MIAMI (AP) — There's finally a crack in the dam blocking the natural flow of water into Everglades National Park.
The Tamiami Trail that traverses South Florida's wetlands has kept water from flowing into the park for more than 80 years. On Wednesday, a backhoe broke through a 1-mile stretch of the old roadway that has been replaced with a bridge.
The bridge opened in March. The Department of the Interior says getting $30 million to raise the next 2.6-mile section of the bridge is a top priority.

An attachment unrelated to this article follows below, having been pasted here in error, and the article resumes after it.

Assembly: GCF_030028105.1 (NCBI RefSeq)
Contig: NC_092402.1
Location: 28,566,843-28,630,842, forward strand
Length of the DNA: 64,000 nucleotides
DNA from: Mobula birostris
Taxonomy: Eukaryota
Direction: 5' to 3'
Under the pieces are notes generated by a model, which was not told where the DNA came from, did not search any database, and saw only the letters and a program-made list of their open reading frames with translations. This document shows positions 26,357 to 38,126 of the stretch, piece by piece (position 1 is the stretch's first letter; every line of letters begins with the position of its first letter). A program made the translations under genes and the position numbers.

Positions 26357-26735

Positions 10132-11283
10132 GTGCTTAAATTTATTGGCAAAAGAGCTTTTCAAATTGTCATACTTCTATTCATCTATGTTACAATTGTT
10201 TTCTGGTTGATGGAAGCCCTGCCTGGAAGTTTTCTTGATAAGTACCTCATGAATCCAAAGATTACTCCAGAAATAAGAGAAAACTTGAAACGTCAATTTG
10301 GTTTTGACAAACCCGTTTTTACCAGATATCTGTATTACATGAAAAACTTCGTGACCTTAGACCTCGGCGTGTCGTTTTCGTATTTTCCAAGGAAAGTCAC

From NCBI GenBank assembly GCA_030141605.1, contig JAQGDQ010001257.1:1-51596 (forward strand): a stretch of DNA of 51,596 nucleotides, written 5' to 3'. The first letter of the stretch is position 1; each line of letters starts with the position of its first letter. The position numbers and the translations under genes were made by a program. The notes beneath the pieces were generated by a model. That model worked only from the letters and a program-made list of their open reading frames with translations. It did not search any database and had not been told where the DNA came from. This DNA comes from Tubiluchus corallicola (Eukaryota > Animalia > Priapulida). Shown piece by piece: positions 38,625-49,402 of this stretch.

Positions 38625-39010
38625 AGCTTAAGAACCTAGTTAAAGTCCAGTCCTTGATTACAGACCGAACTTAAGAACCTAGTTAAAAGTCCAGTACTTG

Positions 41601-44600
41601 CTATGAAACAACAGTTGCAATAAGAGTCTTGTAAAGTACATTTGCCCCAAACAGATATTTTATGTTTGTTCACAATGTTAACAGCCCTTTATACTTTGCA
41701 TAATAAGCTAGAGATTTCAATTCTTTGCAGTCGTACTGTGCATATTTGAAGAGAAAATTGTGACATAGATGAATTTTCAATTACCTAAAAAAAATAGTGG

The bridge and the removal of the old highway are among Everglades restoration projects that languished through funding and legal challenges since Congress approved them in 2000.
The park has long suffered from a lack of water due to various water-control structures and the highway.